Sunshine, a clear trail and a lake shore as a ‘baseline.’ Hard to get lost -- unless you get caught out after dark or the fog rolls in.
Sunshine, a clear trail and a lake shore as a ‘baseline.’ Hard to get lost -- unless you get caught out after dark or the fog rolls in. (Tim Jones / Special to The Eagle)
Friday November 2, 2012

The day before "Superstorm Sandy" came calling, I delivered some camping stuff to a site about a mile into the woods. Instead of taking the usual path, which I could almost follow by feel, I decided to wander in by a different route, just to see what might have happened since I was there last.

This is familiar, but largely featureless country. One spot often looks a lot like another, and it's criss-crossed with old skidder tracks that look like roads for while, but disappear just when you think they shouldn't. You can't really get lost ... but you sure can get twisted around. From the high ground, you can sometimes see a mountain and a pond to orient yourself, but in the woods it's all rocks and trees and swamps and hillsides, which seem to slope every which way.

I loaded my pack and took off into a cloudy and drizzly afternoon with a swirling wind generally out of the southwest. I had two compasses with me, as usual, but I wasn't in any hurry and decided to see if I could get where I wanted to go without using one. I also had a GPS with me, but the reception was so bad under the trees and heavy cloud cover that you couldn't count on it.

I had no problem the first half mile or so, but then I somehow drifted off course. Stopping to gauge the overall wind direction helped, but it still took a bit of deliberate wandering before I found a familiar spot and could orient myself and make it to camp.

Coming back by a longer loop provided the same challenge. Once I found a familiar spot, oriented myself and struck off resolutely in the direction I needed to go. Ten minutes later, I found myself in another familiar spot traveling at almost 90 degrees to the course I wanted. The wind and that familiar landmark set me right again. If the sun had been visible or the wind steadier, I don't think I'd have had any problems either way, but without any reliable aids, it was tough. Of course, I always had the compasses for backup if I really needed help.

The lessons: First of all, I'm an experienced woodsman, I was traveling in very familiar country and I still got very twisted around at least twice. In country you know extremely well, you can probably find your way on a sunny day. But clouds, and especially mist and fog or darkness, can make it really, really tough.

But in unfamiliar country, you absolutely need to have a map (at least in your head) and a compass and the know-how to use them. GPS technology is wonderful, but it doesn't always work. In my experience, the people who tell you they don't need a compass or have one inside their heads are lying to themselves. I've never met anyone who couldn't get lost in fog, rain and snow. So carry a compass, know how to use it, and practice your woodland navigation skills when you don't need them.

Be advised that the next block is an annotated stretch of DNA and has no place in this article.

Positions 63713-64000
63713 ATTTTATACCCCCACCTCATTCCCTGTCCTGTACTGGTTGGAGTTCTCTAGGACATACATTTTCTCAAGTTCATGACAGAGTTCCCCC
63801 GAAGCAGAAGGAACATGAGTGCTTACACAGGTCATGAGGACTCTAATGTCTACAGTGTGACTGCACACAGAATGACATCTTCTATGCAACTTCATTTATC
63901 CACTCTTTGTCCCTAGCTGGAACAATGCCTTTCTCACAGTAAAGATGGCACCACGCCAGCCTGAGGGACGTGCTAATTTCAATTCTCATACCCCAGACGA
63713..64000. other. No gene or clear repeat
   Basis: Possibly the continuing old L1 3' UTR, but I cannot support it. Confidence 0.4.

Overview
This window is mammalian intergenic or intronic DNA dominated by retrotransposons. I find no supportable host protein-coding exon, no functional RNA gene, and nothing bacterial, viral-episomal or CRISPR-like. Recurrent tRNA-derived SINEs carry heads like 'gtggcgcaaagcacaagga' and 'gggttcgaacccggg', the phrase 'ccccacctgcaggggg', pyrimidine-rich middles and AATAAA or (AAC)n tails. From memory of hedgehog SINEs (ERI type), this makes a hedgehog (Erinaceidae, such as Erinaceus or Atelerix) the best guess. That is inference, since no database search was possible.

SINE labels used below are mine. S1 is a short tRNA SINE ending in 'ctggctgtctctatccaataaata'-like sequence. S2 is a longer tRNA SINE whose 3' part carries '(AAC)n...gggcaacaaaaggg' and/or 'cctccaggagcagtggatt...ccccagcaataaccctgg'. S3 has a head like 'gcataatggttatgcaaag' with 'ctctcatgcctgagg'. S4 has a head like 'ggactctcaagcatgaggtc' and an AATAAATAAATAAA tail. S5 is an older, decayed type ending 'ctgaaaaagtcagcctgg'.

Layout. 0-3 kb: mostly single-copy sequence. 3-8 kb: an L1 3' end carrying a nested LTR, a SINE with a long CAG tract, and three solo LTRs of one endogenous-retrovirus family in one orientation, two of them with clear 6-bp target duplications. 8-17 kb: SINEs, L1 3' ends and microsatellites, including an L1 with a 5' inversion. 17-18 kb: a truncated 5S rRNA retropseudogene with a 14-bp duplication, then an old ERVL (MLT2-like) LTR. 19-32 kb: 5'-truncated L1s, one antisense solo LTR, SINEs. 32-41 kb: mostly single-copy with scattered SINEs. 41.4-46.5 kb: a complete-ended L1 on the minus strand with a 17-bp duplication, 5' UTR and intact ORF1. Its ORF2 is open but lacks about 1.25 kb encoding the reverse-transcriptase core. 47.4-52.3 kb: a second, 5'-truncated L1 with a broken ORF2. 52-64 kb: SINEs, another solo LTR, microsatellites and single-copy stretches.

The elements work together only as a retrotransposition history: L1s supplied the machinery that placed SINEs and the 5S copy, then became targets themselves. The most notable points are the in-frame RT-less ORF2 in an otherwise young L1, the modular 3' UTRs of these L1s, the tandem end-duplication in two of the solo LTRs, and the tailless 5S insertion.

Life isn't a spectator sport. Get out and enjoy!

Lost? Not!
(Not for long, anyway ... )

It's easy to lose things -- including yourself -- at this time of year. You can be out on a familiar trail and still get lost for any number of reasons: Falling leaves have obscured the treadway. A windstorm (like Sandy) has blown down enough trees and branches to make following the path difficult. Fog or mist rolls in. Or any of the above (or something else unforeseen) slows you down and early darkness catches up with you.

There are degrees of being lost, a progression with each step offering you the chance to make things better or worse. The trick is to use your head and not make things worse, to move in the direction you want to go, not in one you don't.

If, for example, you have been walking on a trail, and suddenly aren't sure if you are still on it, the first thing to do is stop, take a deep breath and look around. This is the first point where you can get yourself more lost, or less, and less is good.

If you have a companion, one of you stays put while the other retraces your steps until he or she is sure the trail has been found. If you are alone, take a moment to think about what might have happened, mark the spot, then slowly and deliberately try to retrace your steps. Usually, you aren't far off the path and usually, the route you followed looked like a trail but wasn't, so following it backward will lead you back to where you want to be. However, if you panic and move too quickly, you can miss the trail -- especially if it's covered with leaves. Mist or fog -- which can roll in quickly -- can make things even trickier.

If you are bushwhacking and have no trail to find, always try to have a baseline -- road, a stream or a lake shore, for example -- that you can be sure of hitting in an emergency. Where I was wandering, for example, traveling south or southwest would always bring me to a road. Might not be easy or fun, but I'd get there. Of course with no sun, I'd have needed the compass to be sure where south was.

The worst thing you can do is panic and plunge blindly in any direction hoping to find safety. I've been involved in a search where the lost person actually crossed a dirt road without seeing it, so great was their panic. That's a perfect example of making things worse, not better.

Tim Jones is the executive editor of the online magazine EasternSlopes.com and writes about outdoor sports and travel. Email: timjones@easternslopes.com